Friend and colleague, Scott Reuter, has written a guest blog post for FirstResponder.gov about the use of SMEM (social media and emergency management) in the recovery phase of incidents – long-term recovery, in particular.
While there are many shining examples of social media use and crowdsourcing by some EM agencies, they are not yet the norm. Many have been slow to embrace social media and the open concept, and slower still to use collaborative docs and other new crowdsourcing tools. Both the VTCs and the public expect their government agencies to be accessible and expect to see active social media accounts.
Some of the frustrations from both sides have merit, and some of the frustrations from both sides about the other are based on misunderstandings and a lack of trust. Most of these issues will resolve themselves soon, so I look forward to the day when we can all work together.
One example of this struggle for which I’ve had a front-row seat is in the world of disaster recovery and VOAD. My social media colleague Marlita Reddy-Hjelmfelt and I are assisting National VOAD with social media during the Hurricane Sandy recovery effort. National VOAD was so busy with recovery coordination that their social media presence was briefly unattended, which resulted in some undeserved negative posts. This was easily and quickly remedied by regularly answering questions and comments, and posting.
The last paragraph in the excerpt above gave me pause. The notion of being too busy to address comments and posts on social media channels makes me think we’re not as far ahead of the curve as we like to think in the SMEM world. Yes, we’ve had some amazing successes over the past couple of years but even with groups we’ve gotten online, there is often a great gap between what agencies are willing or, to be fair, able to do and what the public feels they should provide Interestingly, I have found myself advocating for both sides of this issue in the past few months. We need to find the right cultural balance between satisfying the public need and preserving the privacy of clients, in the case of VOAD, or unwittingly endorsing policies or activities that we are not involved in, just to show we can provide information.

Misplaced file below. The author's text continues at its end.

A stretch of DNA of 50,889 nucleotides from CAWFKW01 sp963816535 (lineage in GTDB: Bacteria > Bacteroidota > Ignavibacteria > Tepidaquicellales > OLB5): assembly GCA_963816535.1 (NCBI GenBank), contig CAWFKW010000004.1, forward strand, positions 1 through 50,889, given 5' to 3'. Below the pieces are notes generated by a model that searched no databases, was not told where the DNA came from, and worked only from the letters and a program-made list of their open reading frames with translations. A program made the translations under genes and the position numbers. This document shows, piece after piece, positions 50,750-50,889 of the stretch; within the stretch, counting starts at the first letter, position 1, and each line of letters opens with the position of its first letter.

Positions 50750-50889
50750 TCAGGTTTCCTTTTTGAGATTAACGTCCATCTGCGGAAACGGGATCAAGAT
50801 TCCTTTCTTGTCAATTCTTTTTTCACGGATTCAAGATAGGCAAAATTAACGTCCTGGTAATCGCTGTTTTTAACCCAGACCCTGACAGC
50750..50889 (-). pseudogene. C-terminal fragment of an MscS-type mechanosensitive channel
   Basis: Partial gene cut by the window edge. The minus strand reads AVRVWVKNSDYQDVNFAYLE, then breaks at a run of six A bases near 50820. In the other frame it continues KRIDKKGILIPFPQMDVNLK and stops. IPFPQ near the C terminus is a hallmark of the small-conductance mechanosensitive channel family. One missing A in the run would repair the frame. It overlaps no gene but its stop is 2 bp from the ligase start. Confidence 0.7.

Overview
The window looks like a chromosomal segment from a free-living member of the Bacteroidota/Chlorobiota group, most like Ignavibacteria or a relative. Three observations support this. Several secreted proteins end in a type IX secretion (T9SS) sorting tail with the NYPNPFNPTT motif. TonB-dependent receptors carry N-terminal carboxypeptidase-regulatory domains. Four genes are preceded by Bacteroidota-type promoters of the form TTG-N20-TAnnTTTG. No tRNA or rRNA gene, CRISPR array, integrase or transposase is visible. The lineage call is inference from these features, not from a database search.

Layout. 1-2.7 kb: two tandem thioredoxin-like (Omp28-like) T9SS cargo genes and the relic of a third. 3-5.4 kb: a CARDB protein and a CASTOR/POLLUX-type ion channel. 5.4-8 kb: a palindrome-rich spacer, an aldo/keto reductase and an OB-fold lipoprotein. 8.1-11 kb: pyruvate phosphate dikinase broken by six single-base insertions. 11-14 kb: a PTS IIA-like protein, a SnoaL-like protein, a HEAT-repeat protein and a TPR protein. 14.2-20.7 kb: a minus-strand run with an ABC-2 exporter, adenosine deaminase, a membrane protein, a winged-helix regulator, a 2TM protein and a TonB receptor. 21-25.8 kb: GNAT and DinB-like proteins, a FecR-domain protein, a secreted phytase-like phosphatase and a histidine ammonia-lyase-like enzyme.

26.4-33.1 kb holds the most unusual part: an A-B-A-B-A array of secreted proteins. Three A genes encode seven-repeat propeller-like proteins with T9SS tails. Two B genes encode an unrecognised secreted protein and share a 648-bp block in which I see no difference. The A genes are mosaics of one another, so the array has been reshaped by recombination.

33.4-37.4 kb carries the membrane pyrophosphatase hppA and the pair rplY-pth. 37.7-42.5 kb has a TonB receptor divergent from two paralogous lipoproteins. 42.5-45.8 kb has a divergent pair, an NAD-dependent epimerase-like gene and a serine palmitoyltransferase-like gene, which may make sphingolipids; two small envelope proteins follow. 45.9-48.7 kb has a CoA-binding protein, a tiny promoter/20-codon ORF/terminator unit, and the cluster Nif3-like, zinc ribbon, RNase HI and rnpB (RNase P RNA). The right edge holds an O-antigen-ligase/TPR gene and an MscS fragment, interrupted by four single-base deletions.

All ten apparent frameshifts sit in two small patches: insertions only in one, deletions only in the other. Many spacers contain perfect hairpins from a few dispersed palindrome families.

While I look forward to collaboration between the different SMEM disciplines, the basic notion of networking is lesson that is still to be learned. With regard to Sandy, even some of our colleagues were not aware of the work VOAD was doing on the ground. I think this is a fine opportunity to step back and look at social media and collaboration with a different and fresh perspective. I, for one, look forward to the challenge and to seeing what lessons we can bring back to the existing SMEM world.